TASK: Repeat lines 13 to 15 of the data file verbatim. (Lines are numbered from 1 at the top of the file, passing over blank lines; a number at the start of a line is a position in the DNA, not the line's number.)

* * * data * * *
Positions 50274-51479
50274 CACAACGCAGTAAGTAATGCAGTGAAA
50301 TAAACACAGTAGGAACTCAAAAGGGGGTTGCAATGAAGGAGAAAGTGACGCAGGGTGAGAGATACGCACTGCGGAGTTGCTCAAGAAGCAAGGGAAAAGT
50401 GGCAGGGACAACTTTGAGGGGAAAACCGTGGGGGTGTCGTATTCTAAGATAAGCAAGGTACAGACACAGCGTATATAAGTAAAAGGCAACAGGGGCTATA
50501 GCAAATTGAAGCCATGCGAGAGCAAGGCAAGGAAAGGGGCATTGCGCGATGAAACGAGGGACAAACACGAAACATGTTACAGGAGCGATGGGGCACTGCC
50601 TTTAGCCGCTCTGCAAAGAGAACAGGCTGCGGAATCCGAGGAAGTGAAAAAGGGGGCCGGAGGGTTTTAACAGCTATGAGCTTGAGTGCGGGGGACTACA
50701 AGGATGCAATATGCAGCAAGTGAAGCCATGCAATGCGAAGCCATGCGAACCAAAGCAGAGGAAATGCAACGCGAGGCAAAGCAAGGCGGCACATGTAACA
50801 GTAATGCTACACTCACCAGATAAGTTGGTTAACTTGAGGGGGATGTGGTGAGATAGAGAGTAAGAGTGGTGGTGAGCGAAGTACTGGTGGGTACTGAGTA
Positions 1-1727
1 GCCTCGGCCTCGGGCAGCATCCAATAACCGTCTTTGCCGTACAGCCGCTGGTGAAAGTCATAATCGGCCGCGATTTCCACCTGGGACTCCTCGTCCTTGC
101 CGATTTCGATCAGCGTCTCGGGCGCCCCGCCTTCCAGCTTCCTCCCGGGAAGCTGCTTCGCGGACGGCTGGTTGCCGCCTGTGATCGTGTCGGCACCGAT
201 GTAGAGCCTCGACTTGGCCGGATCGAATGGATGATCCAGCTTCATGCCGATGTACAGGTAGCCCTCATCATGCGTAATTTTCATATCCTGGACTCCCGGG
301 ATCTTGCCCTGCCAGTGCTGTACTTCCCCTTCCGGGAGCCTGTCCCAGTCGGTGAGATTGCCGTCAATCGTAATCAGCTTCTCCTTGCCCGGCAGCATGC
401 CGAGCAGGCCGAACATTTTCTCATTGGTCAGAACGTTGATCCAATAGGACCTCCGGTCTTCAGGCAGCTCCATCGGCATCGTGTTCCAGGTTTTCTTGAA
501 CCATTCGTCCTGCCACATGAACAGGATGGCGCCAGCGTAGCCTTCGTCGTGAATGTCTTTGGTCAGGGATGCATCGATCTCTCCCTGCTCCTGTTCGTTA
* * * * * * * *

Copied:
301 ATCTTGCCCTGCCAGTGCTGTACTTCCCCTTCCGGGAGCCTGTCCCAGTCGGTGAGATTGCCGTCAATCGTAATCAGCTTCTCCTTGCCCGGCAGCATGC
401 CGAGCAGGCCGAACATTTTCTCATTGGTCAGAACGTTGATCCAATAGGACCTCCGGTCTTCAGGCAGCTCCATCGGCATCGTGTTCCAGGTTTTCTTGAA
501 CCATTCGTCCTGCCACATGAACAGGATGGCGCCAGCGTAGCCTTCGTCGTGAATGTCTTTGGTCAGGGATGCATCGATCTCTCCCTGCTCCTGTTCGTTA